Briefly, these reports are summarized as follows:
Action 1: Addressing the challenges of the digital economy
The main challenge of the digital economy is how digital players such as online sellers or retailers, internet advertisers, and app stores make their profits, how these profits are characterized for tax purposes, and where taxes on these profits should be paid. The report presented potential options to address these challenges such as modifications of the PE threshold, the concept of significant digital presence, the creation of withholding tax on some types of digital transactions, and the imposition of a bandwidth or “bit” tax and VAT or consumption tax.
Action 2: Hybrid mismatch arrangements
This report provides recommended rules and model treaty provisions intended to neutralize the effect of hybrid mismatches like the denial of dividend exemption for deductible payments, introduction of measures to prevent the use of hybrid transfers to duplicate credits for taxes withheld at source, and denial of deduction for payment that is also deductible in another jurisdiction.
Action 5: Harmful tax practices
The OECD’s efforts to counter harmful tax practices of companies are nothing new. As early as 1988, the OECD had already begun looking at these practices. Now, however, the report focuses on improving transparency, including compulsory spontaneous exchange on rulings related to preferential regimes, and on requiring substantial activity for any preferential regime especially in the context of intangible regimes.
Action 6: Treaty abuse
The OECD identified treaty abuse as one of the major sources of BEPS and as such, has focused on specific action items to counter treaty abuse and treaty shopping.
Article 8: Transfer Pricing of intangibles
One of the biggest challenges in Transfer Pricing is how to prevent BEPS when it involves intangibles. As such, the report on TP attempts to clarify the definition of intangibles, provide guidance on identifying transactions involving intangibles, and provide supplemental guidance for determining arm’s length conditions for transactions involving intangibles.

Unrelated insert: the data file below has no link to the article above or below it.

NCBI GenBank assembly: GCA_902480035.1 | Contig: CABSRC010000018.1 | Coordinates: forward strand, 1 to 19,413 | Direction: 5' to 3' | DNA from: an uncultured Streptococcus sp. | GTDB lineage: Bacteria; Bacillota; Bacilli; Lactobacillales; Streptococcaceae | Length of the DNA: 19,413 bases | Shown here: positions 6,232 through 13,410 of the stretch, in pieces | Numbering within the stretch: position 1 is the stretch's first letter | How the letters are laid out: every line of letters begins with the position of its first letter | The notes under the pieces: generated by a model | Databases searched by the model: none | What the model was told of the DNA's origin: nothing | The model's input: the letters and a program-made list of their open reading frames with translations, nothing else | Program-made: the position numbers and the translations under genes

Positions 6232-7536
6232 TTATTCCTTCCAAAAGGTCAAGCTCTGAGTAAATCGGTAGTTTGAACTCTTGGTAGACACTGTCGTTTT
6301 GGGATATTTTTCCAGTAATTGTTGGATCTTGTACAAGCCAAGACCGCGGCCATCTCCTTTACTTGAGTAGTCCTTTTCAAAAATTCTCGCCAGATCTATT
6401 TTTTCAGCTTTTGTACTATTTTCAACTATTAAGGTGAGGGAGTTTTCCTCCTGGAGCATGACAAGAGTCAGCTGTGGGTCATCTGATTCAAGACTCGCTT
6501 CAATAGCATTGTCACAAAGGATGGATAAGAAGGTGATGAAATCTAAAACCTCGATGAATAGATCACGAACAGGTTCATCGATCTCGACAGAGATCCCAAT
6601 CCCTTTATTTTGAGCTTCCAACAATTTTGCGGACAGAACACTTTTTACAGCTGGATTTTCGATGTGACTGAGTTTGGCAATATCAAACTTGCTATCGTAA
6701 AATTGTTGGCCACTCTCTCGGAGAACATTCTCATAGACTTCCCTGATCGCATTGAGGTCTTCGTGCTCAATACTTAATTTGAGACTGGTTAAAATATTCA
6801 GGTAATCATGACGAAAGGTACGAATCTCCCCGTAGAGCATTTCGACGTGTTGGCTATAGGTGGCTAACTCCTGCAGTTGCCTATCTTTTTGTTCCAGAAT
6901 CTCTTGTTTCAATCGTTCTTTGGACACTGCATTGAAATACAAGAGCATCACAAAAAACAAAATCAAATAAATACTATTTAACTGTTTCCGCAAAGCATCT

Action 13: Transfer Pricing documentation and a country-by-country reporting template
Part of the difficulty in countering BEPS is the lack of adequate information on how they operate within businesses. Action 13 aims to increase transparency for tax administrations by providing standards for TP documentation and as well as a template for country-by-country reporting. The guidance on TP documentation requires companies to disclose high-level information regarding their global business operations which will be available to all relevant country tax administrations, and provide documentation on relevant related party transactions. The country-by-country reporting will require companies to disclose substantial information on their businesses such as where they do business, amount of revenue, profit before income tax, income tax payments, total employment, capital, retained earnings, and tangible assets in each tax jurisdiction.
Action 15: Feasibility of a Multilateral Instrument
One of the mechanisms identified by the OECD in implementing the BEPS initiative on treaty-related matters is the use of multilateral instruments, which are seen to be more effective and sustainable since they can bind all parties, thereby ensuring a consistent and coherent approach to addressing treaty-related BEPS issues.
Looking back to more than a year ago, the BEPS initiative was met with both anticipation and criticism. While the initiative to level the playing field was prompted by good intentions, companies raised legitimate concerns on how this will impact their businesses. Key concerns include the risk of improper use of the country-by-country reports, the administrative costs of increased compliance and disclosure requirements, interpretation issues on treaty benefits which could lead to double taxation, and breach of confidentiality provisions which may expose sensitive corporate information to competitors, among others. The same issues stand today even after the OECD’s release of the first set of reports. Clearly, the OECD still has a lot of ground to cover in the next year. However, given all the potential issues surrounding BEPS and the BEPS measures, it is imperative for companies to actively participate in discussions on BEPS. Not only will this allow them to understand the impact on their own businesses, it will help them come up with new tax-planning strategies and business models that are compliant with the OECD BEPS guidelines.
Fidela I. Reyes is a Partner and International Tax Services Leader and Ma. Margarita Mallari-Acaban is a Tax Senior Director of SGV & Co.